It was Gordon's and Judith Miller's enthusiastic lies at the Times that were so helpful to the propagandists in the White House, enabling them to illegally invade and occupy a country that had nothing to do with 9/11 not [sic] did it have any WMDs for years before the U.S. invasion.

Miller was in a relationship with someone in the administration. It's never been explained why Gordon was such a willing tool of the Bush White House.

My concern is that, like Lelyveld and the author of this comment, most Democrats feel safest when discussing Iraq in terms of the war's ironic early days, when everything was black and white, rather than dealing with Iraq as it is currently. It was Bush's war, it was wrong, and that's it. But the sweetness of having won the argument about the beginning of Iraq (not to mention the pleasure of tormenting Republicans for the whole "Mission Accomplished" fiasco) could very quickly turn into the ugliness of having been wrong about its end. This even applies to President Obama, who, though he now praises the U.S. military's efforts in Iraq, spent most of his 2008 campaign emphasizing his vote against the invasion and termed the war a "dangerous distraction."

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Certainly the soldiers who've done two or three tours in Iraq, who've lost friends there, who've been injured themselves—who have given up much of the prime of their lives in an attempt to "liberate" and then "pacify" a country that arguably shouldn't have been invaded in the first place—aren't much interested in pro- or anti-war sloganeering.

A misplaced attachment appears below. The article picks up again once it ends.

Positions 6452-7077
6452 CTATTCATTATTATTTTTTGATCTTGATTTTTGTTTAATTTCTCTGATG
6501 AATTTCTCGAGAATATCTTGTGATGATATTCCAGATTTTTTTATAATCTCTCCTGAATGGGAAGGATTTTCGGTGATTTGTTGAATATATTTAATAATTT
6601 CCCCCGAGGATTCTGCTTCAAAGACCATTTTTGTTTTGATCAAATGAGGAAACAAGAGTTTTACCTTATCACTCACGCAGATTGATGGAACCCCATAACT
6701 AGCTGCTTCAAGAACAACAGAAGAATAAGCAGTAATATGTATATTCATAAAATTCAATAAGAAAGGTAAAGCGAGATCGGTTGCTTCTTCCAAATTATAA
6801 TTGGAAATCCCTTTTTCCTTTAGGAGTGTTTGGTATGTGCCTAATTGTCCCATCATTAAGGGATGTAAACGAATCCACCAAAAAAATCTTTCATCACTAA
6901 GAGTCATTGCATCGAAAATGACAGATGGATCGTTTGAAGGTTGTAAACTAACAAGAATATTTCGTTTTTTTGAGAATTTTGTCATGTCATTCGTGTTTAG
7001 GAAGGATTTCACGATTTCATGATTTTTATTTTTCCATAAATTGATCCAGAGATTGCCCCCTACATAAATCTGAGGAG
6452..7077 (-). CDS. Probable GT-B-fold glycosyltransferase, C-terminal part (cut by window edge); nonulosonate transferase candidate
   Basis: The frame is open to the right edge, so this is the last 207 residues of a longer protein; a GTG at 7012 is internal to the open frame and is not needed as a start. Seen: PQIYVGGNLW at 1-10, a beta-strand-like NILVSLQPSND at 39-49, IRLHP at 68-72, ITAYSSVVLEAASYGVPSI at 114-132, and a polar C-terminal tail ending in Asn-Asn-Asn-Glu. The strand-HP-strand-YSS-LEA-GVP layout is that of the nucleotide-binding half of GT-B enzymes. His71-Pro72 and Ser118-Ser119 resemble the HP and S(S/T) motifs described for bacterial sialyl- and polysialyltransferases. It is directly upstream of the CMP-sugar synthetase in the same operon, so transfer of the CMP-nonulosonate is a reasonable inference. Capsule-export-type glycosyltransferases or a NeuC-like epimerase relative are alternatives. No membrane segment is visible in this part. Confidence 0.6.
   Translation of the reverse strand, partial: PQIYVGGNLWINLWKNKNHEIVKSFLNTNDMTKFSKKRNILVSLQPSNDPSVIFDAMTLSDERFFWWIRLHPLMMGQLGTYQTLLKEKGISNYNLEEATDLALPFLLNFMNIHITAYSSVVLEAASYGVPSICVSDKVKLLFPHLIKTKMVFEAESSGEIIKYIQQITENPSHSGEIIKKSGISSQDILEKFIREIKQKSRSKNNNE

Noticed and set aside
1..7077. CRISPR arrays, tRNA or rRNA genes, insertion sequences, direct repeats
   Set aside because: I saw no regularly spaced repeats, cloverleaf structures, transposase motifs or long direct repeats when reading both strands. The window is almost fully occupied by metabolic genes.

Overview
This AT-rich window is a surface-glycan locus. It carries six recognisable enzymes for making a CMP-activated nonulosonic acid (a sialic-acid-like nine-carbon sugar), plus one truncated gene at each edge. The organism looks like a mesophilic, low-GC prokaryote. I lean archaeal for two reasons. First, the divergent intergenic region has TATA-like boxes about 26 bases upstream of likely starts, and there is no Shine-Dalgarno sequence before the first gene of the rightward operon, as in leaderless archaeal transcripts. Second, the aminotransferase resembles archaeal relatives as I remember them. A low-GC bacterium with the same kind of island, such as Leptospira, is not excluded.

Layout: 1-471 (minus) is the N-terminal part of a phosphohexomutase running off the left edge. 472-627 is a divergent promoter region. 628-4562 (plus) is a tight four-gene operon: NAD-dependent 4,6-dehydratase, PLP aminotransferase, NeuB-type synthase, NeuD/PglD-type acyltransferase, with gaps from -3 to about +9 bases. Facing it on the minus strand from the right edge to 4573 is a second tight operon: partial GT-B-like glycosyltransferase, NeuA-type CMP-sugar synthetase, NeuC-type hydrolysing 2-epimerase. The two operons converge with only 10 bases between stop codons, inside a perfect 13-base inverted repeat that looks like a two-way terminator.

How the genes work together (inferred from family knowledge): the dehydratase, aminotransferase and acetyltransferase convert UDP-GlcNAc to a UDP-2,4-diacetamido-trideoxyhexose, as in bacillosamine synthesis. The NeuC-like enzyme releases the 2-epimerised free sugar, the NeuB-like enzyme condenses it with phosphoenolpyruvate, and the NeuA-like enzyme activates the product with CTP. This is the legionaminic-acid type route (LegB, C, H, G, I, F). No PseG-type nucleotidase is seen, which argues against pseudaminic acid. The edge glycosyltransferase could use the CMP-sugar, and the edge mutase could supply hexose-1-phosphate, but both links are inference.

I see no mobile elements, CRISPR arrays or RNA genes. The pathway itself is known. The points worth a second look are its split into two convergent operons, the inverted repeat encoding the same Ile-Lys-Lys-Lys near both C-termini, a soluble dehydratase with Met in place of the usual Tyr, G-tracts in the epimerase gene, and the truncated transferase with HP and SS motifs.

During my nine-day visit to Iraq, I never heard one soldier use the word victory. Nor did I hear former President George W. Bush mentioned by name. People did refer to Saddam Hussein, but it was usually in the offhand way one might reference to a former landlord—"This was Saddam's old hunting grounds"—and never as a devastating enemy and worldwide terror threat. If anything, the years they've spent in Iraq have taught them the opposite. Iraq is not a threat. It's poor. Its infrastructure is ravaged. Its streets and highways are lined with trash. Its army is improved but still shaky. Even its oil industry is a sham. Its refineries can't produce the high-grade diesel necessary to run the generator farms that power bases like Balad and Marez. Which probably means that, when the United States leaves, these power plants will be packed up and shipped away.